• This is good to know! The last paragraph you quote states that position error "is dependent upon angle of attack, airspeed, and aircraft configuration"—so it does, in fact, have a dependency on airspeed. Does it depend on airspeed in a somewhat predictable way (such as "when airspeed increases, measured static pressure decreases", as Zeiss's comment suggested), or is it mostly unpredictable? Oct 31, 2018 at 17:14
• Yes, the correlation between measured airspeed and the adjustment required to the static port reading is what goes into the Static Source Error Correction table. Oct 31, 2018 at 19:09
• Note that this requires the altimeter system to know the measured airspeed in order to compensate, so a stand alone altimeter will likely not adjust out any position error unless it has some way to get that from an airspeed source. Oct 31, 2018 at 19:14
• @TannerSwett The variation isn't predictable by analytical means, hence the need for flight test. It is however consistent and repeatable which is why once it is measured and documented in the SSEC the system can produce an accurate altitude. Nov 1, 2018 at 0:47
• @TannerSwett If you look at the graphical part the figure, you'll see areas where the pressure is above (>0) and below (<0) the reference pressure. As the airspeed increases, the tendency will be for the positive values to get bigger and the negative values to get lower (more negative). So along the line between points 2 and 3, and also between 4 and 5 (over the wing) the pressure will drop as speed increases. between 1 and 2 (the nose), and between 3 and 4 (just in front of the wing) the pressures will rise with speed. Nov 1, 2018 at 11:48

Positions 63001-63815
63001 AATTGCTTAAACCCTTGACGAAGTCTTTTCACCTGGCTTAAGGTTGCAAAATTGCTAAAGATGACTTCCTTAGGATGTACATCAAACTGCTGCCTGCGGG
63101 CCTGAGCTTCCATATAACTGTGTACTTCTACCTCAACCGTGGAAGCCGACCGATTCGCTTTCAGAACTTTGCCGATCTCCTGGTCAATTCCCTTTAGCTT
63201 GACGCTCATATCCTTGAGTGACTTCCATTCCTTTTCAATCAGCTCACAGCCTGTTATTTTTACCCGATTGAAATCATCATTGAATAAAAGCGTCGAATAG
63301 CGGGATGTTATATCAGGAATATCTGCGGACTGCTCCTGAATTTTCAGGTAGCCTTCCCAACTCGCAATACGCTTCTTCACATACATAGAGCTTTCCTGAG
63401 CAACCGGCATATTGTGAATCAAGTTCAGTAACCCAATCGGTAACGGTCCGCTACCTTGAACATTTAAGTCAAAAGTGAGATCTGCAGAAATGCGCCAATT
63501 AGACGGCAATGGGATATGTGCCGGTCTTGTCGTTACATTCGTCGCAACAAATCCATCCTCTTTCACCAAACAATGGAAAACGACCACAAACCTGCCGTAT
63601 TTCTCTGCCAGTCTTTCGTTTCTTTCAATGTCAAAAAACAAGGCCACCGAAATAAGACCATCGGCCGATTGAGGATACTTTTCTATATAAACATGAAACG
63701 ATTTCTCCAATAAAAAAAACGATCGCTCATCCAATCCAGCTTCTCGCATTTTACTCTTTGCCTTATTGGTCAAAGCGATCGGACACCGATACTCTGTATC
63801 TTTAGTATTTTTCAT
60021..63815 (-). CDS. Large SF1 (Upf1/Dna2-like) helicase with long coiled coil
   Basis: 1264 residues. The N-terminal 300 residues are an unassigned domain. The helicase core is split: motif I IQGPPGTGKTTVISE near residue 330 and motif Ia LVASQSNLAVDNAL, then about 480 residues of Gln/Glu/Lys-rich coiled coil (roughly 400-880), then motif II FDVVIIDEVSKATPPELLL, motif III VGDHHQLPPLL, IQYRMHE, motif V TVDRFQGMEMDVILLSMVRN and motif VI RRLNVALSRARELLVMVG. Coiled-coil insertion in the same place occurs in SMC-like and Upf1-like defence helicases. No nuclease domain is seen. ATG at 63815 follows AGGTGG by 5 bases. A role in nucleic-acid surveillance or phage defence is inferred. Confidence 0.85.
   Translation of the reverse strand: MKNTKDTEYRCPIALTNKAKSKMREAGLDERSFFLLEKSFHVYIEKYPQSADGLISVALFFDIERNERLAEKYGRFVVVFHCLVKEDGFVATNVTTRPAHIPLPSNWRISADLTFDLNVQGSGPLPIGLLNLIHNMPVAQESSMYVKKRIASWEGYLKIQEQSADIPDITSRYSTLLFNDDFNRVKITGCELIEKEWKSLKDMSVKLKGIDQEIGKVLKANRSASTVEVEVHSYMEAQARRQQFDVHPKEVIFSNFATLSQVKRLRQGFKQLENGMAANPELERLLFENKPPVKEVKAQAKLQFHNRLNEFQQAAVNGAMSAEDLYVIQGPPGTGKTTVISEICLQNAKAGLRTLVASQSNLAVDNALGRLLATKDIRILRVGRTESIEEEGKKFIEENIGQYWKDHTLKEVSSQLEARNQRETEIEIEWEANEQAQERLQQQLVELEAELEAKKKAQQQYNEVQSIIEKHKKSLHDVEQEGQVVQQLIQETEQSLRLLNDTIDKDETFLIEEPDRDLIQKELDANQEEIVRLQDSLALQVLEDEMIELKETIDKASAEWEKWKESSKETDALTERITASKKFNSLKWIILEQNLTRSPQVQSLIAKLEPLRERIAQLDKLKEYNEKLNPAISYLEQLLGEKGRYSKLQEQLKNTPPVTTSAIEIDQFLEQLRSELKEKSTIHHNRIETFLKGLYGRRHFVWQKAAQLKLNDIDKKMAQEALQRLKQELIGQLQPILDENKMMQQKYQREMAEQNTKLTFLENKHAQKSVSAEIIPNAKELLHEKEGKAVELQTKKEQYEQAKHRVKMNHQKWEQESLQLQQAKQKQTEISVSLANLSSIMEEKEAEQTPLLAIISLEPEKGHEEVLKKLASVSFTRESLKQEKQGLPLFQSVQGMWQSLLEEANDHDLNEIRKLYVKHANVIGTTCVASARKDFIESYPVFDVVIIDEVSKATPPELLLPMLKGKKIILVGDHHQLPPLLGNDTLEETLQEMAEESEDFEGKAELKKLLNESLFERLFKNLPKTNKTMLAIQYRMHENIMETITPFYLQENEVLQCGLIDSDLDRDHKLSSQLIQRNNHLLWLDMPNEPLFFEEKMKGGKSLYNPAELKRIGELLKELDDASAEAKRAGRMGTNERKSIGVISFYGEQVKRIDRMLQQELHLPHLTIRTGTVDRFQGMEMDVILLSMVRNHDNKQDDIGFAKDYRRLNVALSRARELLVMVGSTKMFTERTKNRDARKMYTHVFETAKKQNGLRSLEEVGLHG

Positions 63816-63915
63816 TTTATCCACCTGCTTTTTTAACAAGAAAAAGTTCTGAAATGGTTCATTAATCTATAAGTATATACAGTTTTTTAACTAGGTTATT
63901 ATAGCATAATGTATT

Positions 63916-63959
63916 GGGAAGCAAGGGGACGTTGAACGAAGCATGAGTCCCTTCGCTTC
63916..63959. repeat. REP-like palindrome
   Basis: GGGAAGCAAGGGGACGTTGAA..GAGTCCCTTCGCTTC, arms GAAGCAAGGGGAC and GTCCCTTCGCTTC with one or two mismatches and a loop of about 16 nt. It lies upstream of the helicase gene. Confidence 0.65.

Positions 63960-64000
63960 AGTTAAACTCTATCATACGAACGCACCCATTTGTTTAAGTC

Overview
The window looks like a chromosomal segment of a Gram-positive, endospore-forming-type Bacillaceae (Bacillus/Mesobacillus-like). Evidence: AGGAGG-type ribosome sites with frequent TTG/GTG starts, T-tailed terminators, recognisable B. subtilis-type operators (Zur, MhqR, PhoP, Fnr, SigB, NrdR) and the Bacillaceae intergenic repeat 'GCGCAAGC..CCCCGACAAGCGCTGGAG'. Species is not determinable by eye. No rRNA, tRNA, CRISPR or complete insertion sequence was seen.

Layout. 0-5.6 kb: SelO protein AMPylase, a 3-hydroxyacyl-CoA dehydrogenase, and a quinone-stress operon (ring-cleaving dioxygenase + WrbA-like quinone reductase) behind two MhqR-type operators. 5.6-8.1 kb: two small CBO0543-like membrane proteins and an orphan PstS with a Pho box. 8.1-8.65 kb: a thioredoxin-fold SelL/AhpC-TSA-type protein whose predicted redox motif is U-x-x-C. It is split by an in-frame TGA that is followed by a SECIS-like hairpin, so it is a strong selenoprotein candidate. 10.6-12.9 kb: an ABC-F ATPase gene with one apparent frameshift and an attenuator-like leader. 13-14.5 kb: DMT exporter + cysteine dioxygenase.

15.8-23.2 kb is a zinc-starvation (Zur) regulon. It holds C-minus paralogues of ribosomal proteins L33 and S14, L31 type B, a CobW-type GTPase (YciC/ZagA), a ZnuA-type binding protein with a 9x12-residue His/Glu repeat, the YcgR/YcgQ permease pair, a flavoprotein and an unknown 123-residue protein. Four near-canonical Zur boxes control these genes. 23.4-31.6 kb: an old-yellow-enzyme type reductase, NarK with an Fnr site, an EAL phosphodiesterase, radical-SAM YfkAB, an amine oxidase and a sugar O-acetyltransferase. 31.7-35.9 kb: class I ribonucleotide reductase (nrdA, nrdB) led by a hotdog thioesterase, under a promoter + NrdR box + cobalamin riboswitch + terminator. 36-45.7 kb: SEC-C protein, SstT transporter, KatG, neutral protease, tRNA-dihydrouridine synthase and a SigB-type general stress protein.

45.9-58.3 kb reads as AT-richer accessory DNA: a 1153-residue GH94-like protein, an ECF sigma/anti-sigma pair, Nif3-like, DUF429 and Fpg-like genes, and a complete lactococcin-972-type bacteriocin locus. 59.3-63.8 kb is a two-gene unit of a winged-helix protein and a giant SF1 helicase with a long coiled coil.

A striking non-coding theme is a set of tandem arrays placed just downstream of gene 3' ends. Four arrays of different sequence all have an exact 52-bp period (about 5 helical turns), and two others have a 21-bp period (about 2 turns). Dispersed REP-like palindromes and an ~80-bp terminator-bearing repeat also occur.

For a basic shape, such as a sphere, the pressure on the side of the object would indeed decrease due to Bernoulli's principle. However, as Gerry's answer points out, a plane is much more complex aerodynamically. The graph in Gerry's answer shows how pressure decreases at some points, increases at others and is unchanged in some.

For indicated airspeed, a small error could be adjusted out easily enough. After all, the pressure difference would still be mostly linear in relation to air speed, so just calibrating the scale on the airspeed indicator would suffice.

But the static ports are also used for the altimeter. For this reason there is a strong incentive to find a location that minimizes the so called position error in the static pressure measurement. Otherwise when indicated airspeed changes, the indicated altitude could also change, which would be much more difficult to compensate for.

So in summary: no, for a well-designed plane, the speed-induced pressure change at static ports will be minimal.

There is a difference between the true static pressure and the measured static pressure, which varies with angle of attack, but it is generally quite small. This is called Position Error. The placement of the static port is at the spot where the Position Error is the smallest through the airplane's normal operating attitudes. Position Error has to be small enough to keep the measured pressure altitude within 30 feet of true pressure altitude, and an error of not more than 3% or +/- 5kt on airspeed.

• I don't see how this answers the question @JohnK, the OP is asking about pressure dropping due to airspeed.
– GdD
Oct 31, 2018 at 15:07